When we at the GEF IEO looked at how impact was scaled up in GEF-supported interventions, many of the interviewees used terms such as “magic moment”, “luck” or “perfect storm” when referring to how scaling-up happened “spontaneously” through serendipitous circumstances, even when the project itself had no concrete plans for scaling-up. On the other hand, we also know how seemingly successful programs can quickly fall apart under political and economic changes.
How do we reduce the negative effects of such changes – and maybe even turn them into “lucky” positive outcomes? In the previous post, we talked about how contextual factors such as high political priority and a sense of ownership among key stakeholders can be developed through program activities, thus catalyzing support that can weather these changes.
In this post, we discuss how sometimes the solution is not in more program activities, but in using the existing context to your advantage: first, by choosing the right institutions and individuals to partner with, and second, by leveraging current priorities and trends to align with your program’s target outcomes.
We’ve heard a lot about the key role of champions – in this evaluation, we found how critical it is to find and empower those champions within specific types of institutions. What kind of institutions should you look for? Here are a few characteristics that we found to be important: political or economic traction; a long-term outlook; and capacity, experience and wide geographic reach to implement.
Political or economic traction
People and institutions with political or economic traction (or both) possess the power to convene, broker with, and influence other stakeholders. This power is particularly important when multistakeholder cooperation is necessary for scaling up impact. Several interviewees mentioned how working with the Ministry of Finance was key to getting other ministries and donors make environmental issues a priority for discussion.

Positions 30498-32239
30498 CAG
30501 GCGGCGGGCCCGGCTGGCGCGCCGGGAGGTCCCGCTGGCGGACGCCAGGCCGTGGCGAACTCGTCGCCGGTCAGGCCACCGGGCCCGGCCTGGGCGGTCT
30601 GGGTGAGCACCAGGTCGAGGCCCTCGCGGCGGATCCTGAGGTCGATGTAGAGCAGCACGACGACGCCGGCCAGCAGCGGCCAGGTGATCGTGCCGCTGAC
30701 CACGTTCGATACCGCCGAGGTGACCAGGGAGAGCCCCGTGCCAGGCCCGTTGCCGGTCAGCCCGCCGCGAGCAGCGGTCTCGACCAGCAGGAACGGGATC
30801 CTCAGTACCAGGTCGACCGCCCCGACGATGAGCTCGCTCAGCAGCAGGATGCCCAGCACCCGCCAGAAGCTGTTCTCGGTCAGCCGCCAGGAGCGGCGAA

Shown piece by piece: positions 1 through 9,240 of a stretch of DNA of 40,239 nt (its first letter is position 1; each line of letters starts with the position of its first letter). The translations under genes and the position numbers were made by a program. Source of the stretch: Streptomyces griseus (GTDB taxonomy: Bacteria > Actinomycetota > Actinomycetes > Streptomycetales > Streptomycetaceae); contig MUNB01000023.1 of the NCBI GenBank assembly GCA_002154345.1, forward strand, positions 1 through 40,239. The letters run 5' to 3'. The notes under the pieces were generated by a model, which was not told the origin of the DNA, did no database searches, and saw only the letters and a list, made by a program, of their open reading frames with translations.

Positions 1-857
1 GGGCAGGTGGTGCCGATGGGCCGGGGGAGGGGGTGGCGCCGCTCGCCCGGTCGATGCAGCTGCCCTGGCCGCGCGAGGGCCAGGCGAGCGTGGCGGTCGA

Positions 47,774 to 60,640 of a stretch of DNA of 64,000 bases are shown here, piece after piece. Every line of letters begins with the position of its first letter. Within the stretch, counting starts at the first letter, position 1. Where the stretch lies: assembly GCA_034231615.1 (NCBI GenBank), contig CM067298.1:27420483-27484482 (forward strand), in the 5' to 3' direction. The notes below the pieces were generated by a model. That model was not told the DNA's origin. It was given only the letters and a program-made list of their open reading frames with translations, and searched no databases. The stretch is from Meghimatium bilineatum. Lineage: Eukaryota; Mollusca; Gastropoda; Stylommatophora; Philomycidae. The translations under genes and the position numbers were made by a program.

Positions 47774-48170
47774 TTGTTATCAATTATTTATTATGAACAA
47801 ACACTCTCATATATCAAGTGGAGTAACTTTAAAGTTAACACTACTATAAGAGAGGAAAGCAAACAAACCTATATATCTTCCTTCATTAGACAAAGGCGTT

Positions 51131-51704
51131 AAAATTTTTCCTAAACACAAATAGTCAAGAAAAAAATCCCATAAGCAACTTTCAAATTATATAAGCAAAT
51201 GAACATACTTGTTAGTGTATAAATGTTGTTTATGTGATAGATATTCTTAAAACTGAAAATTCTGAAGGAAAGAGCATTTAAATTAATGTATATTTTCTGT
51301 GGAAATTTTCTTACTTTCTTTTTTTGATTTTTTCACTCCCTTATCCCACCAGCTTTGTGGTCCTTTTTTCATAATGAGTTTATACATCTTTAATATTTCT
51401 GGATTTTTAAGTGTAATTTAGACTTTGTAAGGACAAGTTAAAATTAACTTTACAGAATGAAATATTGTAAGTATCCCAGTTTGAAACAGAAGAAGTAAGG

Champions at various administrative levels ensure efforts are sustained. For example, the main champion for Senegal’s Ecovillages initiative was the country’s president himself, which led to an expansion of this approach from 10 pilot villages to more than 400 villages within seven years. When the champions are both technically competent in the relevant field and placed in key implementing roles such as the environment minister, this also facilitates scaling-up, as seen in Costa Rica’s Payment for Environmental Services (PES) program, which has put 1.2 million ha of forest under PES contracts over 17 years.
When the GEF failed to work with the right people and institutions, scaling did not happen. For example, the Sustainable Land and Ecosystem Management (SLEM) Program in India chose to work through state-level land use committees to develop land use plans. The terminal evaluation noted that these committees had no convening power, therefore mainstreaming did not happen in other government agencies as planned.
In interviews, GEF stakeholders indicated the importance of partnering with institutions that intend to sustain the momentum of the scaling-up process beyond one project. Both this evaluation and other research have found that the scaling-up process can take an average of 10 to 20 years of sustained effort before target outcomes are achieved. With a long-term outlook, institutional support is not subject to political and economic changes, but instead adapts to stay aligned with the vision of scaled-up impact.
The multi-phase GEF-supported Amazon Region Protected Areas (ARPA) Program in Brazil and Coral Reef Rehabilitation and Management Program (COREMAP) in Indonesia have each had long-term commitments from a wide range of international donors, NGOs, private companies, and other stakeholders since their inception. This broad-based, long-term support has helped sustain scaling-up initiatives through severe political and economic crises, such as a presidential impeachment and budget freeze in Brazil, and the Asian financial crisis in Indonesia.